Kevin Bakhurst

Kevin Bakhurst

RTÉ’S SAVIOUR, new director general, Kevin Bakhurst, has made much of the need for a register of RTÉ employees’ interests and the avoidance of conflicts of interests. Bakhurst knows what he is talking about here as he came under fire from BBC rivals who levelled precisely such a charge against the new DG less than a year ago.

The former BBC executive – then group director of British media regulator, Ofcom – was at the centre of a row when radio broadcaster, Global, said, “There appears to be a conflict of interest at the heart of decisions” involving Bakhurst. This accusation was published by the Telegraph last December.

The background here is not the levels of pay for “The Talent” at the Beeb but the concerns of private radio in the UK about Ofcom’s role as regulator and the claim that it is too close to the BBC. This, claimed the same admittedly self-interested quarters, meant that Ofcom could not be trusted to regulate and restrain the BBC from stifling private competitors.

Specifically, Bakhurst was cited as having a conflict of interest as he was accused of holding talks with the BBC about a new job with his former employer while supervising a review of its operating licence. Bakhurst was then Ofcom director of broadcasting and online content.

The Telegraph claimed that following litigation, emails between Bakhurst and the BBC showed that he had been approached by the Beeb in October 2021 to apply for the vacancy as chief executive, news and current affairs. Further, said the Telegraph, he sent his CV to BBC director general, Tim Davie a fortnight later.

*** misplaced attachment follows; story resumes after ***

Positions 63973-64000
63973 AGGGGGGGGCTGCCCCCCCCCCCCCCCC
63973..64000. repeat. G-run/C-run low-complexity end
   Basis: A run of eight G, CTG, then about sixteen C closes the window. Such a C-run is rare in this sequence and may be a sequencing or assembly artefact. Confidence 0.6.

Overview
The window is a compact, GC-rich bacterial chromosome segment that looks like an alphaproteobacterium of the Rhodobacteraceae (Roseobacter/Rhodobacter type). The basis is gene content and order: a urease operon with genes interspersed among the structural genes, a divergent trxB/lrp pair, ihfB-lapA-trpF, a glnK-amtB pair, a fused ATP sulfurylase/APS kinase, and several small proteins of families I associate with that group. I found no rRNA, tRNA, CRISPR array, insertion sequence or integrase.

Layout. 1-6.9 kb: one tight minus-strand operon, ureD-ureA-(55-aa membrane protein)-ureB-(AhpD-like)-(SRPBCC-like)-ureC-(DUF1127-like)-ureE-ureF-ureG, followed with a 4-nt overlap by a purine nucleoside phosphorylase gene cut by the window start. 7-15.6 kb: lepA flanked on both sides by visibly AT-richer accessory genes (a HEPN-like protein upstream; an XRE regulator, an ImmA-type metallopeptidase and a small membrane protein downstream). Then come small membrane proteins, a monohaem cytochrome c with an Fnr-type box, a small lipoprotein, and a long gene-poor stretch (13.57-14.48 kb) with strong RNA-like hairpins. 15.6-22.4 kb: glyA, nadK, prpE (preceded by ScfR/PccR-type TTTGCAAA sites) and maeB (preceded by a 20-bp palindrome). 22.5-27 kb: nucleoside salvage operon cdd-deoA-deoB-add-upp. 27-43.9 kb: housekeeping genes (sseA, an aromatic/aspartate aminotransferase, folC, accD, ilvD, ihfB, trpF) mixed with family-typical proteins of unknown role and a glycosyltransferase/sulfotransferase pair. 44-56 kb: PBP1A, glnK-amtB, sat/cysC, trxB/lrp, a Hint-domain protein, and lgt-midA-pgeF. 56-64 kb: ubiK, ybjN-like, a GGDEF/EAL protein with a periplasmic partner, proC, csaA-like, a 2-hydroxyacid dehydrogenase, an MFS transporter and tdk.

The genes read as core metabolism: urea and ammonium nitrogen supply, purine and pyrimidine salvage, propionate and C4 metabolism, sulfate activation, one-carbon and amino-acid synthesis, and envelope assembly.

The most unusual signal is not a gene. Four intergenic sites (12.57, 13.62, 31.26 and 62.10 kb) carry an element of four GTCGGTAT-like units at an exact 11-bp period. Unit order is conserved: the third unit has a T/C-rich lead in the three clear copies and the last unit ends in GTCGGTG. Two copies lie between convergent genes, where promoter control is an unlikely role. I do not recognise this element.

The Telegraph also claimed that shortly after the BBC had approached Bakhurst minutes of an Ofcom board meeting showed no new declarations of interest had been made by Bakhurst or anyone else.
It should be said that in response Bakhurst and indeed Ofcom denied absolutely the report in the Telegraph and accusations from Global, with Ofcom stating, “We are aware of Global’s complaint. To be clear, our Group Director for Broadcasting did not apply for this role and any concerns about a conflict are completely unfounded.”

Goldhawk put the allegations to Bakhurst and he responded as follows: “The answer to this is that the article you refer to was factually wrong. The head hunter from Korn Ferry asked to meet me (online) without mentioning the BBC. So I met him. He asked for me to send them my CV. Which I did.

“At the first meeting, they raised the BBC job. I said it would be a potential conflict of interest for me to apply – which they understood. They asked me to think about it. We had a second online meeting around a fortnight later (as the head hunter had been away on leave) that lasted about 10 minutes at which I said that given the conflict of interest, I would not be applying.
So there were never any ‘talks about me joining the BBC’ beyond them asking if I was interested and me saying no. They confirmed to the BBC/Tim Davie in a subsequent email that I had told them that I was not interested.

“As soon as I had had the first meeting, I told the Ofcom CEO and the head of HR – but I also said that I was not intending to apply. Which I confirmed to them after the second meeting.”

Keyes - Oppenheimer

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